“In retrospect it’s so obvious that the ‘cool’ teachers are suspect,” Slate contributor Ruth Graham says. “What adult cares about seeming cool to 15-year-olds?” Of course, #notallcoolteachers are sex offenders. The difference between a cool, appropriate teacher and a cool, creepy teacher lies in how he treats different kinds of students and the subject matter that makes him cool. “My 10th grade history teacher was very freaking cool, and not at all creepy,” Slate editorial assistant Laura Bradley says. “He loaned everyone his CDs and talked to us about music and stuff, but treated the boys and girls exactly the same, and never pried or got too far into anyone’s personal life. It was all low-stakes subjects.” On the other end of the spectrum is my seventh grade history teacher, who tried to win our admiration by commenting on the rising hemlines in middle-school fashion, flinging rubber bands at the girl students, and making sex jokes when we turned to page 69 in our textbooks. The boy students thought he was hilarious and “cool”; some girls relished the extra attention, but others felt uneasy in his presence.
One of the most famous “cool” high school teachers in recent pop-culture memory is Alexander Maksik, whose critically acclaimed novel, You Deserve Nothing, was based on an alleged affair he had with a student. “He was a very popular teacher, and many saw him as a mentor,” wrote Slate contributor Elissa Strauss, who interviewed several of Maksik’s former students in 2011. “Some said that he treated them like adults and got them thinking about life's big questions.” Maksik made a guest appearance on Cliffe’s Twitter feed on Monday:
@Nicole_Cliffe went to high school where my fave teacher slept w a student and wrote a NYT-rave review novel justifying his actions— Liz Watson (@watsontots) March 7, 2016
@Nicole_Cliffe then he got caught! I still have "the squid and the whale" he lent me-RED FUCKIN FLAG— Liz Watson (@watsontots) March 7, 2016
Watson mentions The Squid and the Whale, which, like Mr. Holland’s Opus and most other cinematic depictions of boundary-crossing teacher-student relationships, illustrates the trope’s most typical script. Jahren explains it in her Times piece: “The [authority figure] goes on to tell her that she is special in some way, that his passion is an unfamiliar feeling that she has awakened in him, the important suggestion being that she has brought this upon herself.” Cliffe tweeted the high school version:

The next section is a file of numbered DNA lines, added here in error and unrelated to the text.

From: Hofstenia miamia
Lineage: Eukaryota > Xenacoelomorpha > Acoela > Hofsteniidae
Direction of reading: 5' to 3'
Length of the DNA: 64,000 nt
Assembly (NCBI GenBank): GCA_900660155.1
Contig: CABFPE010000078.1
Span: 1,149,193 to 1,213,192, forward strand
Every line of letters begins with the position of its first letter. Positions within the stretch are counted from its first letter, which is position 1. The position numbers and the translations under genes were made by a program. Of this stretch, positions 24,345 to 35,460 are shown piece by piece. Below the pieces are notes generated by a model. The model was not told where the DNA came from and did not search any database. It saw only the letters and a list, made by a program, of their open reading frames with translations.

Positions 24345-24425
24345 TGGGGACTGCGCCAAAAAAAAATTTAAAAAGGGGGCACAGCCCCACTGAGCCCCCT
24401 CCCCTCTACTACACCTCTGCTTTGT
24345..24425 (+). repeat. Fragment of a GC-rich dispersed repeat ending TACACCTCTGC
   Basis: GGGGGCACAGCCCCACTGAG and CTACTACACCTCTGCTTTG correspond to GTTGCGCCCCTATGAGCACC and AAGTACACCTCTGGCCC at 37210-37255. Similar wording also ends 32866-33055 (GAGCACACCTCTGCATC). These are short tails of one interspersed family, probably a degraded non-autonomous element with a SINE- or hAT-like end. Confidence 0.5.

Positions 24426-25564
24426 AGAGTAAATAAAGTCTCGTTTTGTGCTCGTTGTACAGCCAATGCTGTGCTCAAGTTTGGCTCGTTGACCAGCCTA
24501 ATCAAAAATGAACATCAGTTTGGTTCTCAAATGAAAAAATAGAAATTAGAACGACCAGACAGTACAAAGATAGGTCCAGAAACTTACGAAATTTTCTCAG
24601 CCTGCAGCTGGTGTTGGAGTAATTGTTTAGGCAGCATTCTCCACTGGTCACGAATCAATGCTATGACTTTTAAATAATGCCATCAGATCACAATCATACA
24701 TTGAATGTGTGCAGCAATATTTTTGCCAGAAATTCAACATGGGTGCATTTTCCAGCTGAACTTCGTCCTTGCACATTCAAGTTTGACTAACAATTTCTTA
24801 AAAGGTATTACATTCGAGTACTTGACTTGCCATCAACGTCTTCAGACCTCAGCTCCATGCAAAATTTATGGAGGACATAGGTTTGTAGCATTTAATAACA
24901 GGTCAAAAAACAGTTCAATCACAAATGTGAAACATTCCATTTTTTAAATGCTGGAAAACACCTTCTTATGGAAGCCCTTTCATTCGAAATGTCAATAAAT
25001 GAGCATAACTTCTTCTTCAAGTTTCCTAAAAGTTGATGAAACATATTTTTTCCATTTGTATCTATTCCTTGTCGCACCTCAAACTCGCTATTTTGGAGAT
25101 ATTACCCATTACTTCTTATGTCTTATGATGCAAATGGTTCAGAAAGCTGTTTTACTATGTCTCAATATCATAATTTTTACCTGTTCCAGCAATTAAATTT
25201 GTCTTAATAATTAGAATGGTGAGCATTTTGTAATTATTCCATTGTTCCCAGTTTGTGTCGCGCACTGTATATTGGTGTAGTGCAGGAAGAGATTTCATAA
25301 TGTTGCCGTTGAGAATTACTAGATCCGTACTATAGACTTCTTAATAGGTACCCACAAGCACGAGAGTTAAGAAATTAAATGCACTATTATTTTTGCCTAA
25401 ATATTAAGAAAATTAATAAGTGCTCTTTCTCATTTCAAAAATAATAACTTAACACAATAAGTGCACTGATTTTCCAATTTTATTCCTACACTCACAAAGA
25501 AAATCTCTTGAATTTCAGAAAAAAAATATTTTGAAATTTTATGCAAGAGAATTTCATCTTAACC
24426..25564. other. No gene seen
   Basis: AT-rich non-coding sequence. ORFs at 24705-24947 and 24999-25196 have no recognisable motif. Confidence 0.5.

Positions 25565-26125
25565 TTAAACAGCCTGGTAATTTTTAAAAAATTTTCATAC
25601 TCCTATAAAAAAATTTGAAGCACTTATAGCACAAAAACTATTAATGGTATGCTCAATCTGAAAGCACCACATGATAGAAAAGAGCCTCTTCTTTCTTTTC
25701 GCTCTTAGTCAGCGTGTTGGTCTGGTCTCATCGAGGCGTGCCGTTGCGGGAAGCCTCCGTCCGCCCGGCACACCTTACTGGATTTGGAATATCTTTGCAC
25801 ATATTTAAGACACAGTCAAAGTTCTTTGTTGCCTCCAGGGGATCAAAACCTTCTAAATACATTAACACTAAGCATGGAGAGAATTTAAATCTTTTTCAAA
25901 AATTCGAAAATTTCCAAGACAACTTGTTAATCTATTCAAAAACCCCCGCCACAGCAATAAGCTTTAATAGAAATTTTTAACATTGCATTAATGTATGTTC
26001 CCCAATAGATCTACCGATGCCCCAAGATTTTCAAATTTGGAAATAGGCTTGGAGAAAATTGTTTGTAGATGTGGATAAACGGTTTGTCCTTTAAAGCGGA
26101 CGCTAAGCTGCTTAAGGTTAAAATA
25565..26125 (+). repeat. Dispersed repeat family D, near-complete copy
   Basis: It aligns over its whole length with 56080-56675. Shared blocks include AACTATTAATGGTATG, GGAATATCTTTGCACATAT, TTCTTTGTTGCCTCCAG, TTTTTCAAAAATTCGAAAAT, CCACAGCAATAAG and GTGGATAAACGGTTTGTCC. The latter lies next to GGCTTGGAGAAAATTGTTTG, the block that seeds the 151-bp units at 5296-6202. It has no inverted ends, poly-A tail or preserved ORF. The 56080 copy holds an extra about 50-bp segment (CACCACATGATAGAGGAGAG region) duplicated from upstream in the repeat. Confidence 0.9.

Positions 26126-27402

If a teacher in HS had told me I was an old soul and he was in love with me, it would 100% have worked, because I was a TEENAGE GIRL.— Nicole Cliffe (@Nicole_Cliffe) March 7, 2016
"No one understands how complex and mature you are! I can tell you're not like these other girls."— Nicole Cliffe (@Nicole_Cliffe) March 7, 2016
To a precocious teen who feels disillusioned with age-appropriate relationships and yearns to be seen as a wise-beyond-her-years woman, being singled out by a “cool” teacher or other respected adult offers a heady rush. That’s exactly why it’s the preferred angle of authority figures who wish to exploit their underlings. In response to Cliffe’s tweets, one user pointed out that Donald Nelson Bills, a Utah high school teacher convicted last year for raping one of his students, would “tell the girl she was one of his favorite and brightest students.”
The strikingly similar stories on Cliffe’s feed point to the ubiquity of the creepy or criminal teacher and the infrequency with which he’s held to task:
.@Nicole_Cliffe it was widely acknowledged AP psych teacher in my HS was hitting on girls. We were all creeped out, school did nothing.— Robyn Swirling (@RSwirling) March 7, 2016
@Nicole_Cliffe What’s amazing to me is people know this stuff is happening in high schools (at least mine) & nobody does anything about it.— Matthew Yglesias (@mattyglesias) March 7, 2016
One Slate staffer remembers a high school English teacher who wrote a novel about a teacher who has an affair with his student. “Three people in my class think it’s based on them,” she says. “He still teaches at my high school.” Even if they don’t know exactly why or to what degree a teacher’s behavior is wrong, students often have a sure sense of who’s crossing boundaries and how. The challenge Jahren and Cliffe put to parents and teachers on Monday is to listen.